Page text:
Technology is changing not only buildings, but also the people who build them. Specialization in architecture is increasingly the norm.
In an ARCHI-TECH survey to which 605 subscribers responded, 71 percent said there will be more specialization in the field in the next 5 years. “Technology is moving so fast, specialization will be required to keep up and stay competitive,” wrote one respondent.
The topic arose at an ARCHI-TECH roundtable, an excerpt of which is on pages 30 to 34. One participant, Don Archiable of Archteck, said that his firm keeps up with the changes in technology by focusing on one area of expertise - i.e. it specializes. Archiable works primarily with broadcast facilities.
Ron Baker of HDR, another architect at the table that day, later discussed the issue in his work life. “Building types in general are becoming more tech-savvy and forcing architects to be more specialized,” he said. About 85 percent of the work in his Omaha office is in health care.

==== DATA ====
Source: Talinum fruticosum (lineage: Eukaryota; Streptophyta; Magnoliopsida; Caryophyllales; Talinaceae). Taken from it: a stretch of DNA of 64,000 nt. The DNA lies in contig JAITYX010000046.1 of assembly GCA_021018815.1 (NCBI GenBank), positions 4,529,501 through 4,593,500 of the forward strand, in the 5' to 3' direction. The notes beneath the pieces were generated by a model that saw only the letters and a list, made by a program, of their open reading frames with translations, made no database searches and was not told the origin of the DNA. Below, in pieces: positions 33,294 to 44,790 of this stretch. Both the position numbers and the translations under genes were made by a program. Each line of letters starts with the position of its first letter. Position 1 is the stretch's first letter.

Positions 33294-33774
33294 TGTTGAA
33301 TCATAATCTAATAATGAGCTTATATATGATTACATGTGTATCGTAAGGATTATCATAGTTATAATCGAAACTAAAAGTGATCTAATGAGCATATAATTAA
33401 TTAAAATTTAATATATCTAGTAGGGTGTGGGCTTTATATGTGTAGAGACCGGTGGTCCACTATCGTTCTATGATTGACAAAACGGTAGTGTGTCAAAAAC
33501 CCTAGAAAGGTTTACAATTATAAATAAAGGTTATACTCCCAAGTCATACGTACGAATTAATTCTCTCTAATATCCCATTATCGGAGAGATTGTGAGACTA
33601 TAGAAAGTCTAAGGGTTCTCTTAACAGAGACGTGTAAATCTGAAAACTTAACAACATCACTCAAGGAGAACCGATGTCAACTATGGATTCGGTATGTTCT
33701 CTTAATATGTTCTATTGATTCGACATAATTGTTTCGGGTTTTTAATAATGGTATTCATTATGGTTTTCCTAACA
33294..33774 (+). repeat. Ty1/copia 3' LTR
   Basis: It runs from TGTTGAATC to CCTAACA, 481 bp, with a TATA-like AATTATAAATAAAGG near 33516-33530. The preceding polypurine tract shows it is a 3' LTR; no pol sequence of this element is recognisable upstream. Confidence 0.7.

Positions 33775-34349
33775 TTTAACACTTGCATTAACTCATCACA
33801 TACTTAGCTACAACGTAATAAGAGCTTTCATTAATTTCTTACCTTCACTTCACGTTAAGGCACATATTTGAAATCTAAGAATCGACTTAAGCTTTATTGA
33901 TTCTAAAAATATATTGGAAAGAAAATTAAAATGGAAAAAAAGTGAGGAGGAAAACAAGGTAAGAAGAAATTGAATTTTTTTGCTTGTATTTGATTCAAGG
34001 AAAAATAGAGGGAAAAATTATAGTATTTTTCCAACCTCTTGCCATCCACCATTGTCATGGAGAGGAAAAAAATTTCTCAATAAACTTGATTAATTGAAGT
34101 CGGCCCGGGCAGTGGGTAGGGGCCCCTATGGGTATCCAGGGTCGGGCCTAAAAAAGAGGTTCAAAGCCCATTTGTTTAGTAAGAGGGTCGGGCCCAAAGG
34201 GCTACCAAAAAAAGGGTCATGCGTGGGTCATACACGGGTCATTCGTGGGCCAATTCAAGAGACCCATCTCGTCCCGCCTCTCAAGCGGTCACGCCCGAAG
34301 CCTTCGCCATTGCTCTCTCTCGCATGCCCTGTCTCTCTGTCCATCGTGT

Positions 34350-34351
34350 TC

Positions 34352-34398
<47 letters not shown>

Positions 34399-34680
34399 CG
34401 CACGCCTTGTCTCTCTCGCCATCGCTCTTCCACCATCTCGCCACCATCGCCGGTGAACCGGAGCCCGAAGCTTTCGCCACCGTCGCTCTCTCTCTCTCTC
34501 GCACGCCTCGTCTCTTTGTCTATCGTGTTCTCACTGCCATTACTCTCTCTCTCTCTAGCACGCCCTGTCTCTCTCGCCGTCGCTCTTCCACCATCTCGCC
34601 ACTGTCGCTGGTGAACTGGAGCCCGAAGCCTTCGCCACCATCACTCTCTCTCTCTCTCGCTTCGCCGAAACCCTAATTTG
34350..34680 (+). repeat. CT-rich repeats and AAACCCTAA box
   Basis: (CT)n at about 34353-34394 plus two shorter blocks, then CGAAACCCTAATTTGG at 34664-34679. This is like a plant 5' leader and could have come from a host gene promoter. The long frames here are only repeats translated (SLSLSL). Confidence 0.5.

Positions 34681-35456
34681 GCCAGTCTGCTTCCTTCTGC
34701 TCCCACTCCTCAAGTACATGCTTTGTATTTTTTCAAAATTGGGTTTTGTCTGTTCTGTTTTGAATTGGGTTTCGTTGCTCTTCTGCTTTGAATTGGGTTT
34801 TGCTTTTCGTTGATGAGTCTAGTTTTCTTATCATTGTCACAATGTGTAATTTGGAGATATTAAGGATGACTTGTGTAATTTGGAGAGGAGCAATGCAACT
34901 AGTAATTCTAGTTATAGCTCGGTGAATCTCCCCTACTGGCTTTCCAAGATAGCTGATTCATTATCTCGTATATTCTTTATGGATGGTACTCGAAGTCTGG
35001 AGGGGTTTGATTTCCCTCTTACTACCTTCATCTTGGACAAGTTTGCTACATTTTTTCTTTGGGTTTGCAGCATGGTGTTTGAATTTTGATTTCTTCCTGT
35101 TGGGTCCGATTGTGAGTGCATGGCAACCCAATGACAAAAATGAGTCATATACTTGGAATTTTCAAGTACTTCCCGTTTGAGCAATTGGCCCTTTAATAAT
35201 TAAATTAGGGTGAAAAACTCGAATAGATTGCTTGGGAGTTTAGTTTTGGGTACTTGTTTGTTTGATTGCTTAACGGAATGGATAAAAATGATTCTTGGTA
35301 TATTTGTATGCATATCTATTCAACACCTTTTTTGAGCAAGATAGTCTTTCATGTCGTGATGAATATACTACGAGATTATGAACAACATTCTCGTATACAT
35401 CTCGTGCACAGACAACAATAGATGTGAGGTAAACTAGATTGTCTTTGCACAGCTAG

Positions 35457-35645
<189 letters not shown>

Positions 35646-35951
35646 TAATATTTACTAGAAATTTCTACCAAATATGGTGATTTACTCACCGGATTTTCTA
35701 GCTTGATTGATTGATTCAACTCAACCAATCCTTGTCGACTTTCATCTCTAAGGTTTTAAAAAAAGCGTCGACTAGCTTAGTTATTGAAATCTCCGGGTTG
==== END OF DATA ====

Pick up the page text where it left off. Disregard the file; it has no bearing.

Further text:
As the speed of change in technology accelerates and competition among architectural firms increases, specialization can be an effective solution. But specialties must be chosen carefully. Too much specialization in too small a market could lead to disaster. That’s why even specialized firms often employ architects who are experts in other fields. A diversified portfolio helps firms weather tough local, regional, and national economic cycles.
The key is balance: finding the right blend of specialized expertise in a range of facility types. As Baker and survey respondents pointed out, clients expect architects to lead a project, fully knowledgeable about the technology that will go into it. Firms need staff members who possess specialized knowledge, but they also need architects with expertise in a broad enough range of facility types to stay afloat.